These pork tenderloin tips come from the past winners of the F&W Classic's Grand Cochon, a pork-cooking competition.

By Julia Heffelfinger
Updated May 23, 2017
Maple-Brined Pork Tenderloin

Pork tenderloin is lean, boneless and almost tender enough to slice with a fork, but to make it great, it needs help. We asked the past winners of the F&W Classic's Grand Cochon, a pork-cooking competition, for some flavor-boosting tricks.

Enhance with Bold Ingredients Adam Sobel of San Francisco's RN74 fills soft tortillas with grilled tenderloin and tart, spicy toppings like grilled pineapple, charred jalapeño, pickled red onion and fresh cilantro.

Prepare with Tangy Dairy By soaking the tenderloin in acidic dairy like buttermilk, yogurt or sour cream before cooking, Jason Vincent of Chicago's Nightwood adds rich flavor while tenderizing the meat.

Rub with Anchovy Paste Co-chef John Stewart of Zazu in Sonoma County, California, seasons tenderloin with briny flavors, like an anchovy paste mixed with garlic and olive oil. The end result isn't fishy, just complex.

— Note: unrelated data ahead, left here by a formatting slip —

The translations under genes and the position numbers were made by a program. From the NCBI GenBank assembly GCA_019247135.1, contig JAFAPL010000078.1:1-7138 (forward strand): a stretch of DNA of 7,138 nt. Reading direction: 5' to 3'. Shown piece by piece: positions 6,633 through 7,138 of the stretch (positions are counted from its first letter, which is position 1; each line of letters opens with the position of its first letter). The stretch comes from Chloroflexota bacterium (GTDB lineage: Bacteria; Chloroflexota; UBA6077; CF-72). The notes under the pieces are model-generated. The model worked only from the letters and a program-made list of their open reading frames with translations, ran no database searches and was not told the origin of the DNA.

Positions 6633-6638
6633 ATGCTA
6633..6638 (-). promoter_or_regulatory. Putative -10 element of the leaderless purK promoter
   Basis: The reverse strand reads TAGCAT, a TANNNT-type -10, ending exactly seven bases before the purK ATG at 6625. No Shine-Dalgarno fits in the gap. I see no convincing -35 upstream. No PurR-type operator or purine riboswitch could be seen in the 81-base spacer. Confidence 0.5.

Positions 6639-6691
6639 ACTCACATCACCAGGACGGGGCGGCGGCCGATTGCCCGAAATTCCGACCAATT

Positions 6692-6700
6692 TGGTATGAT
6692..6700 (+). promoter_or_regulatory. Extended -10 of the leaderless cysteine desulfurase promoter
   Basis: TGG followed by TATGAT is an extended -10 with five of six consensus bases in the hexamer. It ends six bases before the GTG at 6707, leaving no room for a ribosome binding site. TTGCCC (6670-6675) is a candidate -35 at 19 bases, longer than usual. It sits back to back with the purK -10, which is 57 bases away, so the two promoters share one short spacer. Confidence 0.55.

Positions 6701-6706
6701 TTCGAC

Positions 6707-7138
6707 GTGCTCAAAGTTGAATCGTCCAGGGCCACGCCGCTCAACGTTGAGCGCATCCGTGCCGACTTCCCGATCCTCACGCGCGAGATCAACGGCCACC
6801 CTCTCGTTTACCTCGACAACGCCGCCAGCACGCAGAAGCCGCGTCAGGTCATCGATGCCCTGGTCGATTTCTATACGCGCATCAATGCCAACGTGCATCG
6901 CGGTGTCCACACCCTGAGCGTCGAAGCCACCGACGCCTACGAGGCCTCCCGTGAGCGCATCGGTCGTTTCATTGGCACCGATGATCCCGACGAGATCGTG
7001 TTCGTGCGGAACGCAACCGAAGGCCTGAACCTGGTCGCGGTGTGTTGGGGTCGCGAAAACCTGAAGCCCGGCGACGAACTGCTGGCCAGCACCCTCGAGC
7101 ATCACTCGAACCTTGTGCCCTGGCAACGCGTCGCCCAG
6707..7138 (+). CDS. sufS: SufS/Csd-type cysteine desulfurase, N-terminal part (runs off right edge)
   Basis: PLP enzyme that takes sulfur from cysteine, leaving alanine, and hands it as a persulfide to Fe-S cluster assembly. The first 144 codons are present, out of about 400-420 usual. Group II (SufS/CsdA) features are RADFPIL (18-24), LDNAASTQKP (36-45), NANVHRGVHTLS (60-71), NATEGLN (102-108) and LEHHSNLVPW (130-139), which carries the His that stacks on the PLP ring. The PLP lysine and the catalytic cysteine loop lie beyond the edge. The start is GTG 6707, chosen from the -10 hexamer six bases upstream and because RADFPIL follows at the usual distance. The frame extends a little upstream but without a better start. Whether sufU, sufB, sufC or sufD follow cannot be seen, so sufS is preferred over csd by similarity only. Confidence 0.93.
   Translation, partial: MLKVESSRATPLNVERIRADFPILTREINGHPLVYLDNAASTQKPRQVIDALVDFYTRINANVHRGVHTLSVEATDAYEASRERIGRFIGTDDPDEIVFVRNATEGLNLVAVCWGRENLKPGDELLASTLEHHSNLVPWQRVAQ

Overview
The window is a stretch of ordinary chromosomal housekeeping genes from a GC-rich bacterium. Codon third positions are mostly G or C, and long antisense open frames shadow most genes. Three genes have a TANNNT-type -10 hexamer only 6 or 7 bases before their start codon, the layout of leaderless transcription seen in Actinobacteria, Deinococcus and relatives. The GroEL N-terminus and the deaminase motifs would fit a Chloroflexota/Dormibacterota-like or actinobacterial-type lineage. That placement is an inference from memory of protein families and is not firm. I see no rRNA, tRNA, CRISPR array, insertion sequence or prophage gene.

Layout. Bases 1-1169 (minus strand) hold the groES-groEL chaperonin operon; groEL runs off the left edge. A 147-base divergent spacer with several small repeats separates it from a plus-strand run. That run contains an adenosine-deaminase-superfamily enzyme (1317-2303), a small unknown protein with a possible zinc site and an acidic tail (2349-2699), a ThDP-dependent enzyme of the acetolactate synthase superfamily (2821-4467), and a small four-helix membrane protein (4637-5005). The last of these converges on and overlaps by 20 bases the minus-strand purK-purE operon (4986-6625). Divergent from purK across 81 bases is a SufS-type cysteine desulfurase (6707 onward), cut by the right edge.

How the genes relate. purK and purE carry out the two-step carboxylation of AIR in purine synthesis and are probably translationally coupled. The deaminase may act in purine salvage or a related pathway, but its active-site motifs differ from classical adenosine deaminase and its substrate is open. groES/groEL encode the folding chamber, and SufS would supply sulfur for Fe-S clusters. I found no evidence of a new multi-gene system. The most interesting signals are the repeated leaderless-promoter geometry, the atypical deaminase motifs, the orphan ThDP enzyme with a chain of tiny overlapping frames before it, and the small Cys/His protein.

Create the Illusion of Fat with Beans Duskie Estes, also co-chef of Zazu in Sonoma County, likes to mimic the silky texture of pork fat by serving tenderloin with creamy white gigante beans cooked with caramelized onions, lime juice and cilantro.

Top with Luscious Condiments Scott Romano of Frisco Gun Club in Dallas slices tenderloin thin, piles it in a sandwich and spreads on strong, rich condiments, like an herbed aioli.